10 Global Kitchen Utensils & Gadgets to Spice Up Your Kitchen
Scale up from that upcycled wine bottle rolling pin
Most food writers worth their Maldon sea salt will say you really only need three tools in your kitchen: a chef's knife, a skillet, and something to boil water in. Well, sure, that's what you need. But variety being the spice of life and all, we think it's worth dressing up your basic kitchen with as much international verve as you can, both in the spice rack and with our favorite utensils from kitchens around the world.
More commodious than a slotted spoon, less cumbersome than a colander, the bamboo skimmer is the unsung hero of the spoon jar. Scoop a few beans or a piece of pasta from that bubbling pot to test for doneness. Skim the skin off a boiling pot of soup. Fish the floating gnocchi off the top of the water while you wait for the rest to rise. Whatever needs sampling, separating, or dipping in, the skimmer has you covered.
French tapered rolling pin
You probably already have a rolling pin. But a tapered rolling pin does more than most: It gives you a light touch for thin doughs, has superior maneuverability and grace, and really puts you in touch, you know, with the sensual aspects of cookie baking – the Ferrari to your conventional American rolling pin's Ford.
On its face, there are few things more useless to the home cook than a pasta machine. After all, how many times a year can a person possibly make fresh pasta? As it turns out, quite a few! And it's not just for Italian food either; pasta machines happen to be the best tools for rolling out super-thin dumpling wrappers, pierogi dough, and even Chinese noodles. It's like the grown-up equivalent of one of those Play-Doh kitchens: a little messy, sure, but a whole lot of fun.
Vietnamese caramel-braised fish, super crispy crusted breads, roasted veggies, crusty-bottomed Persian rice, and the best damn roast chicken you'll ever have – the clay baker can do it all. Soak it in water beforehand for a little sneaky steam-roasting action, the closest you can get to a convection oven without shelling out for a brand-new range.
Mortar and pestle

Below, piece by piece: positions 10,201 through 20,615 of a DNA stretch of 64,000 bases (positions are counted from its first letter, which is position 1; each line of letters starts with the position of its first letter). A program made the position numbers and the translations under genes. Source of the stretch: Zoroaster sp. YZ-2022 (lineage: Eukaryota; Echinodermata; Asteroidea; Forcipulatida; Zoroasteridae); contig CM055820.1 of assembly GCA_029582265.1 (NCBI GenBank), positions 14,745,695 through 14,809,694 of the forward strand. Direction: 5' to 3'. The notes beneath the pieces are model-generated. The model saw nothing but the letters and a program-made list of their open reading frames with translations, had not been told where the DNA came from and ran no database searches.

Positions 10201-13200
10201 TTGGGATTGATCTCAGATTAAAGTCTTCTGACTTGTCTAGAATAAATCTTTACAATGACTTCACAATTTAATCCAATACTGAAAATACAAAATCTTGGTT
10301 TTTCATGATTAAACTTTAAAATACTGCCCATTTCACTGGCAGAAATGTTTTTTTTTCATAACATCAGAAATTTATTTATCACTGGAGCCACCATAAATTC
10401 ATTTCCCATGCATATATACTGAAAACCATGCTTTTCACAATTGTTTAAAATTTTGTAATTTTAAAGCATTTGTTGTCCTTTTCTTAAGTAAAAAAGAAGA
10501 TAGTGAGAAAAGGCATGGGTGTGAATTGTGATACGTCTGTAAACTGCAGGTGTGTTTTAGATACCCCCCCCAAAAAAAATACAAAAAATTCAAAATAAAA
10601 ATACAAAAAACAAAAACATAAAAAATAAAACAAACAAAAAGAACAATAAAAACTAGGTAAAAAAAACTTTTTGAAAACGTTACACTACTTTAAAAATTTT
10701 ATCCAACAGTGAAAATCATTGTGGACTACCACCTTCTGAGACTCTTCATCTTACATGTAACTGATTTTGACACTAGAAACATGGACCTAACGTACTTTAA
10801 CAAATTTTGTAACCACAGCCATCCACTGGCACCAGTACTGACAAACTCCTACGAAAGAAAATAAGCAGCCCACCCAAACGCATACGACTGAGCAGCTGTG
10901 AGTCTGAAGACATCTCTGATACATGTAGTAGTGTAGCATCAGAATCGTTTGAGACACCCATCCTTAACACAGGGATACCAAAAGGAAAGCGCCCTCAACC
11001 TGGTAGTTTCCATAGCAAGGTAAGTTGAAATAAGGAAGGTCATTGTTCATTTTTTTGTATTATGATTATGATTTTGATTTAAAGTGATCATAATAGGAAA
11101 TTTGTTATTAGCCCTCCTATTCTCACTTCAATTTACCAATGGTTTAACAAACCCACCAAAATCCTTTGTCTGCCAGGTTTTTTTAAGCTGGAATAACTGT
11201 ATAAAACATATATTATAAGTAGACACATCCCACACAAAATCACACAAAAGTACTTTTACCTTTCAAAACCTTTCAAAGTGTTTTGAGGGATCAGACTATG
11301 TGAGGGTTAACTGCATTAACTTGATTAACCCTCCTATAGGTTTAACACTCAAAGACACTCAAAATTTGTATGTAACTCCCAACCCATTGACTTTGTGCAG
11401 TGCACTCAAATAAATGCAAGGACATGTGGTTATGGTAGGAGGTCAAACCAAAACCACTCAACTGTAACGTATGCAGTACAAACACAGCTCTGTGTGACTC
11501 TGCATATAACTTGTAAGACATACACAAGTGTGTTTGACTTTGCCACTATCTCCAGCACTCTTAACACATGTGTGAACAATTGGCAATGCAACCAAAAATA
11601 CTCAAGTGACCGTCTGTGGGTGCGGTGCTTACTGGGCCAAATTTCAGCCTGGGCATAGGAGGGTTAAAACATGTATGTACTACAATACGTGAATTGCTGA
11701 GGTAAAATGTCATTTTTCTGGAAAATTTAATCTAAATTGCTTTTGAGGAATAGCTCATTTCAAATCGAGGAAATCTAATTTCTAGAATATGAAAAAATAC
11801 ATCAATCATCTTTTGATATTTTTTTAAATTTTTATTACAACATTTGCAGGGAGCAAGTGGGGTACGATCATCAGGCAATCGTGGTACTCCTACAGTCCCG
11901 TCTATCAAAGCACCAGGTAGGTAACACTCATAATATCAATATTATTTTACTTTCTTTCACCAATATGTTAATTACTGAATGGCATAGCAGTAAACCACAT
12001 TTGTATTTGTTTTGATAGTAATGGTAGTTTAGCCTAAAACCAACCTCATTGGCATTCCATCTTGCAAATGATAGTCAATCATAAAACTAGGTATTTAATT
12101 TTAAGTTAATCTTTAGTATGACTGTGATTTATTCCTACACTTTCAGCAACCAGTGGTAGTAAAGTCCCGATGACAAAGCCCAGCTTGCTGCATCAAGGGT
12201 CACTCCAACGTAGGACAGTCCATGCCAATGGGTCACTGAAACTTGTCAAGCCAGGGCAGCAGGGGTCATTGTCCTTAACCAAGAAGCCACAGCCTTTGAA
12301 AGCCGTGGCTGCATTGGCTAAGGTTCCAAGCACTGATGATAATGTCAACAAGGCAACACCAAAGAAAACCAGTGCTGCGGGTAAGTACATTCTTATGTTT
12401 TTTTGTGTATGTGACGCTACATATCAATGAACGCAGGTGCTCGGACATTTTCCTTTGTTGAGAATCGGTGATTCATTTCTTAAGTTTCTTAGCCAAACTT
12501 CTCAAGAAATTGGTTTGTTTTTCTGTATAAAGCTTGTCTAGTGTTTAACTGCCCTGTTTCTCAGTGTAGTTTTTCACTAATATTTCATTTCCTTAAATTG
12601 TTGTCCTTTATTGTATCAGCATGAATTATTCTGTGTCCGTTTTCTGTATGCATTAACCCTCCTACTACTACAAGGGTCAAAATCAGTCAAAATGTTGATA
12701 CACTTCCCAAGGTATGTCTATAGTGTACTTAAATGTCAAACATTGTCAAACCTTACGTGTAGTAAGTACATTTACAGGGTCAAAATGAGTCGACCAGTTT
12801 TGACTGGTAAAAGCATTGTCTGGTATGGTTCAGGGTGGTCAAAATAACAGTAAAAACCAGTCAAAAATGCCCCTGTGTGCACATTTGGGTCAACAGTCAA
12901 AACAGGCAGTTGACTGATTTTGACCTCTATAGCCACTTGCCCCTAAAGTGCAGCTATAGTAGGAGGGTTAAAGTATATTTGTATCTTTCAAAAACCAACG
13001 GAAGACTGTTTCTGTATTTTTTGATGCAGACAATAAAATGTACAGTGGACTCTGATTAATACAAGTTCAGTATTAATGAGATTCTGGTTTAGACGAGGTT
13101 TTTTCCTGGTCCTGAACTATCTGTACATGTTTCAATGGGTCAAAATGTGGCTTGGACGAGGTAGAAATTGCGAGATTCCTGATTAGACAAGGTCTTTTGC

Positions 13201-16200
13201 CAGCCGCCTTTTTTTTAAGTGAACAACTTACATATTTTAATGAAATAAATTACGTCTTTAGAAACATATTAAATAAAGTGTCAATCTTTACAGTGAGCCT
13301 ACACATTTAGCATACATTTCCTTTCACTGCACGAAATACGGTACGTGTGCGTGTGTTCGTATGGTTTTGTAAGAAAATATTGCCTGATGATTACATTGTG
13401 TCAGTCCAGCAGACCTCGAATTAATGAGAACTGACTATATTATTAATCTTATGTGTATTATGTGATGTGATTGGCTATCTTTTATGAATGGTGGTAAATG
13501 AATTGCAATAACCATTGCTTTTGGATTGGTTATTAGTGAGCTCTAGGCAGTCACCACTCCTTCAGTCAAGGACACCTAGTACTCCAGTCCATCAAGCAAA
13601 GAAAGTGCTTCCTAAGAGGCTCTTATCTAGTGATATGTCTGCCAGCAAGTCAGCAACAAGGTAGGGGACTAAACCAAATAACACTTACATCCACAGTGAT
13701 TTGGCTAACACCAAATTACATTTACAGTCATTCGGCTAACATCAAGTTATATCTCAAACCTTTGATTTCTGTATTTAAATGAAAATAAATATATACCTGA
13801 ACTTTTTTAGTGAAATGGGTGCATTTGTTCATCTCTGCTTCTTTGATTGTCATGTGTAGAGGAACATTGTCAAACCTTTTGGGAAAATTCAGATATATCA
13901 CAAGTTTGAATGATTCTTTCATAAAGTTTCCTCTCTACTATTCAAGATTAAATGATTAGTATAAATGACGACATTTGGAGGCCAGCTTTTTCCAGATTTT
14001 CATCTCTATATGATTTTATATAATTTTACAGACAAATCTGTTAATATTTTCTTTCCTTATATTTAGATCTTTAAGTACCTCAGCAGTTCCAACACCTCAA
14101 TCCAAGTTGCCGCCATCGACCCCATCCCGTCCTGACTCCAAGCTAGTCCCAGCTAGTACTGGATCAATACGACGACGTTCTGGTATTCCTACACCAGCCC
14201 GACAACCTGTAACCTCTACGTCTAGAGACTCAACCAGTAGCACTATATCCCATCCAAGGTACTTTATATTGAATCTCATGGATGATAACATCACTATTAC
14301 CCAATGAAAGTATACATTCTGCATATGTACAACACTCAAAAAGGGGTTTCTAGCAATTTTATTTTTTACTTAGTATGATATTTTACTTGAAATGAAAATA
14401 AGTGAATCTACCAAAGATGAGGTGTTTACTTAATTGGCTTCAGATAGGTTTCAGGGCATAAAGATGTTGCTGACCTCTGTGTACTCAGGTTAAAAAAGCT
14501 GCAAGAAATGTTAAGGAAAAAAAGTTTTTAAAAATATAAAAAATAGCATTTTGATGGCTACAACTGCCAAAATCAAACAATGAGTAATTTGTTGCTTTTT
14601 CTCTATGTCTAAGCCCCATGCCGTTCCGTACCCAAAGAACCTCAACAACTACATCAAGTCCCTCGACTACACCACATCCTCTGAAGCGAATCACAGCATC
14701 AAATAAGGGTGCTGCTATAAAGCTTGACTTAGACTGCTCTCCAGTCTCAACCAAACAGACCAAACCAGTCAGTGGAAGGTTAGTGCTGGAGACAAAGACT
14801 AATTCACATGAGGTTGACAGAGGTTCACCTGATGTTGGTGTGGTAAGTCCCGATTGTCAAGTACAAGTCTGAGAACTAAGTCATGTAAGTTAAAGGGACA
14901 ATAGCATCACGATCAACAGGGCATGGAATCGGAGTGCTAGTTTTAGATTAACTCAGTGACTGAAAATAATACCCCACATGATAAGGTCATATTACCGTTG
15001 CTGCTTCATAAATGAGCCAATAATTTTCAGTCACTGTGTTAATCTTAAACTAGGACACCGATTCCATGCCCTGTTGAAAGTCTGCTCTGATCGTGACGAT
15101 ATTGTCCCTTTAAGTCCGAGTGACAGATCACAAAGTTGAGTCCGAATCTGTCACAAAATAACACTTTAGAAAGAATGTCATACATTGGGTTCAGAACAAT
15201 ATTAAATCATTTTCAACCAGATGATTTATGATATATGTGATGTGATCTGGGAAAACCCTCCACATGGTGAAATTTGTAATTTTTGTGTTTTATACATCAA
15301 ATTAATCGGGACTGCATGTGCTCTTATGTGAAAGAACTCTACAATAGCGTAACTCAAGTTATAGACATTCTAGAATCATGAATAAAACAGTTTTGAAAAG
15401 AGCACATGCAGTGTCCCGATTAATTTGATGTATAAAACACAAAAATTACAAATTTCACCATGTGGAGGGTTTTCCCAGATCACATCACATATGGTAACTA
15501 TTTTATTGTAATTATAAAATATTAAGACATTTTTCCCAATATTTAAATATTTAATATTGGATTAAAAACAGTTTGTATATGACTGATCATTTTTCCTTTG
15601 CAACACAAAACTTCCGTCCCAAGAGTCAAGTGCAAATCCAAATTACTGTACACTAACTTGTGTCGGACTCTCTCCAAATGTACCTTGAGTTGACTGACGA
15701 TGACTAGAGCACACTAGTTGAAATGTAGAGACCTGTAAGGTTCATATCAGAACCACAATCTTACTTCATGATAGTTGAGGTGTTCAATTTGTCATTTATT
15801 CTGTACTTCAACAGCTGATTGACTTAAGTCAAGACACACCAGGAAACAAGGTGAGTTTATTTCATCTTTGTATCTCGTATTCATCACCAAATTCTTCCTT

Imagine making the smoothest garlic paste of all time, ginger so pureed you can throw a whole root into your curry without getting stuck picking strings from your teeth, and the freshest spice blends pounded up in the privacy of your own home. Plus, there's the pure satisfaction of coming home from a long day at the office and bashing the heck out of something tasty, pretending it's the pile of emails you'll have to go back to tomorrow.
The humble kitchen scale probably doesn't rank high in your estimation, but as any avid baker knows, the British don't cook without it! The reasons for this are tangled up somewhere in the complicated history of the metric system, but the results can't be argued with: precise, fuss-free baking with deliciously consistent results, and the fun of feeling fancily high-tech when you press all those buttons.
The smoothest sauces. The creamiest custards. The lightest dusting of sugar over the top of your latest baked creation. The chinois is an instrument of refinement, the tool you bust out when you're aiming to impress your dinner guests with some next-level culinary jiujitsu, creating classical French-style sauces that'll elevate the most basic weeknight protein into something special.
The smooth feel of the wood handles, the meditative back and forth motion of the blade, the mezzaluna is the tool to reach for when you want a little Zen in the kitchen. Paired with a sturdy wooden bowl, your mezzaluna will chop basil to the perfect pesto consistency, smash aromatics for curry paste, and chop nuts for your grandma's famous pecan praline.
Woks have an undeserved reputation for being the albatross of the kitchen cabinet, a bulky space waster that people ambitiously request as wedding gifts and never use once. But give this neglected workhorse a chance; its thin metal and high sides make it the perfect tool for everything from scrambling eggs to frying rice.
Tiffin-style lunch box
With everyone avoiding plastic like the plague these days, we're long overdue for a lunch box reckoning. Tupperware is a no-go, glass is too bulky, and most conventional lunch boxes look like something out of fourth grade. The solution? A tiffin-style lunch box: Stackable, adaptable, and surprisingly sleek, it's the perfect container for all the leftovers you'll be cooking up.
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